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Manufacturing & Supply Chain

Plotting the future of industrial technology on the edge of Mullingar

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Plotting the future of industrial technology on the edge of Mullingar

Plotting the future of industrial technology on the edge of Mullingar
September 17
14:13 2020
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In an abandoned former cigarette plant on the edge of Mullingar, a group of researchers is plotting the future of Irish industrial technology. The repurposing of the old Imperial Tobacco site is emblematic of how the Irish Manufacturing Research Centre sees itself – building Ireland’s industrial base of the future on the foundations of the past, and present.

But this is not some dream factory for academic researchers preoccupied with blue-sky thinking. The centre is focused on the pragmatic manufacturing challenges of business today.

Nowhere was this more evident than in its response to Covid-19.

“As soon as Covid hit, we realised the country was in a place that it’s never been in before and that we were in a privileged position where the State had funded advanced manufacturing research,” says chief executive Barry Kennedy, a former quality control expert at Intel. “We made a decision, a business decision, to step up now and play our part.”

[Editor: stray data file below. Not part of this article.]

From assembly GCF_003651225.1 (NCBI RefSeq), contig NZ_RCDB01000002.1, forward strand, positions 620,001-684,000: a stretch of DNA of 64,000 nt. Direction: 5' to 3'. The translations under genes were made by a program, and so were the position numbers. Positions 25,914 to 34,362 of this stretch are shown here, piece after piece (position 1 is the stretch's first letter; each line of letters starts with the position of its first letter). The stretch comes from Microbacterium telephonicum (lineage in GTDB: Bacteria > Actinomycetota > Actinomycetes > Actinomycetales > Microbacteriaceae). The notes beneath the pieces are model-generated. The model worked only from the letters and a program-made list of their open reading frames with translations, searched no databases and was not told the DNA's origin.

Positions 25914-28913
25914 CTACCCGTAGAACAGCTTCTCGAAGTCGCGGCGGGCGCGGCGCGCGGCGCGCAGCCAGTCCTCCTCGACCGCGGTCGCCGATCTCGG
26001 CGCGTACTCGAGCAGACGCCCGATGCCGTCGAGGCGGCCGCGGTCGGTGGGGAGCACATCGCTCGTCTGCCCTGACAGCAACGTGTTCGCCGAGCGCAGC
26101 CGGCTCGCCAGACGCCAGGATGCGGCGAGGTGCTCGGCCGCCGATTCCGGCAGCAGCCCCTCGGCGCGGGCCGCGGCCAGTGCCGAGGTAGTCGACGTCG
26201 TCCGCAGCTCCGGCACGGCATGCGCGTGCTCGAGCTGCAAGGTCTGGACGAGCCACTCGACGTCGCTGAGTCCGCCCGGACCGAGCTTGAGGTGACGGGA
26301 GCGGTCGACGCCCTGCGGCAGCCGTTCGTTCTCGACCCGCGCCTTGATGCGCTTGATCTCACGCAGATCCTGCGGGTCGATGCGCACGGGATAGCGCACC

The first thing they did was use their 3D printers to pump out bands for making face shields for hospitals and clinics.

“I genuinely won’t ever forget – it was quite an upsetting day when an emergency department nurse from Mullingar General Hospital came in in a state and begged us for anything we could give her that looked remotely like PPE [personal protective equipment] because they had nothing.

“So we printed off loads of masks, face shields for them and got them down to them that afternoon. They’d literally take anything we had.”

The centre has been supplying Mullingar hospital as well as St James’s, Kerry General and hospices consistently since. It also started to work with client companies with spare capacity as orders dried up.

They helped them manage the switch over to producing PPE, leveraging their network of companies to develop new business links to access necessary materials for this new supply chain.

It has also worked extensively on developing an enclosed face mask to protect frontline workers and others, such as those in meat plants, who must work in close proximity to one another. And it has been involved in two separate ventilator projects.

Crisis genesis

But there is more to the Irish Manufacturing Research Centre (IMR) than responding to immediate crises like Covid. Its genesis came in the midst of our last crisis, after the 2008 financial crash. Kennedy was in a senior role at Intel at the time. Talking to his general manager, he noted Ireland’s near-unique position in having such a high density of major multinationals in relative close proximity to each other.

“And I said, ‘I wonder could we work collectively together on common challenges that would give another reason why the mothership wouldn’t move out of the country.’ ”


Reference: Irish Times

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